The global biotechnology industry achieved record levels in financing and deal making in 2007, as investors and strategic partners showed strong confidence in the sector amid tightening global financial conditions that will continue to test the industry in 2008.
Record venture capital and heated deal environment propel global biotechnology industry fo...
These and other findings are highlighted in Beyond Borders: Global Biotechnology Report 2008, Ernst & Young’s annual report on the trends shaping the biotechnology industry, released yesterday (Tuesday).
“In 2007, investors were drawn to the tremendous value of biotech’s innovation, with impressive results, as venture financing and deal making reached unprecedented heights,” says Glen Giovannetti, Ernst & Young’s Global Biotechnology Leader.
“To continue its multi-year track record of progress, the industry must meet the current challenges of cooling public equity markets, greater regulatory scrutiny and higher product approval and reimbursement hurdles with fiscal discipline and the creativity and innovation for which it is known.”
Key industry findings described in the report include:
* The global biotechnology industry had a very strong year on the financing front. Companies in the Americas and Europe raised more than US$29.9 billion – a new high excluding the outlier genomics bubble year of 2000.
* Venture financing reached an all-time high in 2007 with investment totalling about US$7.5 billion, fuelled by a record total of US$5.5 billion in the US and 72% growth in Canada.
* Global public biotechnology company revenue rose by 8% in 2007, crossing the US$80 billion threshold for the first time. Absent the acquisition of several leading biotech revenue producers by big pharma, revenue would have increased by about 17% – in line with the industry’s historical compound annual growth rate.
* The global industry’s net loss decreased from US$7.4 billion in 2006 to US$2.7 billion in 2007. In the US, the industry came closer to aggregate profitability than in any previous year.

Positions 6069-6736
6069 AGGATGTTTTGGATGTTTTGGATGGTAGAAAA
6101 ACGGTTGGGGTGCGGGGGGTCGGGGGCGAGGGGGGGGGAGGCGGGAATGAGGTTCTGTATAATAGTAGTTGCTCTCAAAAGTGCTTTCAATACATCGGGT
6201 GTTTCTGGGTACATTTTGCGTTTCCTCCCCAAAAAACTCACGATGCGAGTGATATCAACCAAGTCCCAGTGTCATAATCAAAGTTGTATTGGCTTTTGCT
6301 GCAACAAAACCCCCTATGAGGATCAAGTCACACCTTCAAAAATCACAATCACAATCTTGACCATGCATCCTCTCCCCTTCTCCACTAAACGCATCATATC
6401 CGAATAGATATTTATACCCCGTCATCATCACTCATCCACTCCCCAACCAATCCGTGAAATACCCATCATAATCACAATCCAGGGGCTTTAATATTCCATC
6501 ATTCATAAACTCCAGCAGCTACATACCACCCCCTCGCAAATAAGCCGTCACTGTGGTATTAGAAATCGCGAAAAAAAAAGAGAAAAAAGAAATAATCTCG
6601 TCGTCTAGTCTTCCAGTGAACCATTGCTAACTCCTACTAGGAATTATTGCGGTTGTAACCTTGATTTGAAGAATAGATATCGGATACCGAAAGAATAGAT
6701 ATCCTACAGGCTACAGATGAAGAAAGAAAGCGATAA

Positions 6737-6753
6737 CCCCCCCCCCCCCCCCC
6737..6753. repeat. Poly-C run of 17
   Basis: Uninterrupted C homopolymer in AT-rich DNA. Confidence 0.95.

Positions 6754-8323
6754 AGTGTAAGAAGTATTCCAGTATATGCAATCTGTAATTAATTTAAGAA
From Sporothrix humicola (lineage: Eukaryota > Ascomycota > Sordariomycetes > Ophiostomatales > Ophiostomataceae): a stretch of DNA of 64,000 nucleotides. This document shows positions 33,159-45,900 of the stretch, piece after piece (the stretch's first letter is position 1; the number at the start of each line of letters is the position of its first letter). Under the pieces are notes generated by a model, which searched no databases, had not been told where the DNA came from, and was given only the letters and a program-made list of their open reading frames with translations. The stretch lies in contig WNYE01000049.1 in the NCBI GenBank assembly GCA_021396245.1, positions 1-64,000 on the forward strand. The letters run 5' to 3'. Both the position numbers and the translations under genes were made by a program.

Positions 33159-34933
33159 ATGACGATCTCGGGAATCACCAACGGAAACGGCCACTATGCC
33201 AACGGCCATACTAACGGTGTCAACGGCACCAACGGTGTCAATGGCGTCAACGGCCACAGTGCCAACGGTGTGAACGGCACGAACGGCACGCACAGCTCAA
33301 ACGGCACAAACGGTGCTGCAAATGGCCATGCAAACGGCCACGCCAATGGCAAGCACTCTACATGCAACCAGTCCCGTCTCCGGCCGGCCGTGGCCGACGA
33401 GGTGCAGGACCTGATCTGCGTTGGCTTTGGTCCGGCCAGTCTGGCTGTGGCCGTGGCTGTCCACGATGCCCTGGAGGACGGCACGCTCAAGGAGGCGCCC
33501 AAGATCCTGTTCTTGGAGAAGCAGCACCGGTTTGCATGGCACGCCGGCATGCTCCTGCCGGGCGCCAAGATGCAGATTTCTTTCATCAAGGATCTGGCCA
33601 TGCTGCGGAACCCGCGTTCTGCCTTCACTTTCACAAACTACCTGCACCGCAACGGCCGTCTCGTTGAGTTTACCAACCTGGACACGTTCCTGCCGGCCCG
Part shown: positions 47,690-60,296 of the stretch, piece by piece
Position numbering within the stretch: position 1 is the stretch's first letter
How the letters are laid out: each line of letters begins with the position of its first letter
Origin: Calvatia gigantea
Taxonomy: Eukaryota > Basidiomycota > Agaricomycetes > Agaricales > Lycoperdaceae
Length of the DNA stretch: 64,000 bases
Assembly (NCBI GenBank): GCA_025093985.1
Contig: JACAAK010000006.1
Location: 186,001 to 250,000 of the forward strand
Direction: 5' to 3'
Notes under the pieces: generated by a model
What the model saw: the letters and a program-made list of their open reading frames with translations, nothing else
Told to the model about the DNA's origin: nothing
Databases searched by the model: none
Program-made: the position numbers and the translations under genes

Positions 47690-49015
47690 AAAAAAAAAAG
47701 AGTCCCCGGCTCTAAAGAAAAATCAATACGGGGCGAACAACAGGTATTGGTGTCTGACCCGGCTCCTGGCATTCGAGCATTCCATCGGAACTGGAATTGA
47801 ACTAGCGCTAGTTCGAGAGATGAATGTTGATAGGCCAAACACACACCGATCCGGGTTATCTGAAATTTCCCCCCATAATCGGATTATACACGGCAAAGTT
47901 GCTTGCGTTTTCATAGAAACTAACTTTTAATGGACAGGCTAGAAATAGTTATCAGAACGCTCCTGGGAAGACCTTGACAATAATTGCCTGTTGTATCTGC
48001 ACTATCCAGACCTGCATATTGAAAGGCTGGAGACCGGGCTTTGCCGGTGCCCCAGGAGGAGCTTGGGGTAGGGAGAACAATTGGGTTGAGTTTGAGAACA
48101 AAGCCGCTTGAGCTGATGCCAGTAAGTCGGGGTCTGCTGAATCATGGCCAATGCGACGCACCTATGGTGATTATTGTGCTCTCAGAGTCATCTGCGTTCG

* Deal making reached new heights in 2007. In the US, the total potential value of deals announced during the year – including mergers, acquisitions and strategic alliances – was close to US$60 billion, outdistancing all other years by a wide margin. In Europe, the total potential value of such deals skyrocketed to about US$34 billion.
European industry cultures its own success story
The strength of the global biotech industry is mirrored across Europe, which saw strong growth across pipelines, platforms and products in 2007.
Commenting on the state of the European sector, Ian Oliver, of Ernst & Young’s biotechnology team in the UK said, “Today’s European biotech industry is vastly stronger than it was just a few years ago, with firms able to draw strategic buyers and achieve remarkable growth in deal values, thanks to their maturing pipelines and rise in product approvals.
“As the industry faces a more challenging environment for raising public equity finance, as a result of the credit crunch, it will need to successfully translate its maturing pipeline into marketed products over the next couple of years if it is to continue to succeed.”
Serono deal skews Europe’s underlying growth trend
Taking last year’s figures on face value, the sector’s European financial results appear poor in comparison to 2006. However, Oliver says that when you dig deeper it becomes evident that the 2007 figures have been skewed by removing Serono, one of Europe’s largest biotech companies, from the 2007 data after its acquisition.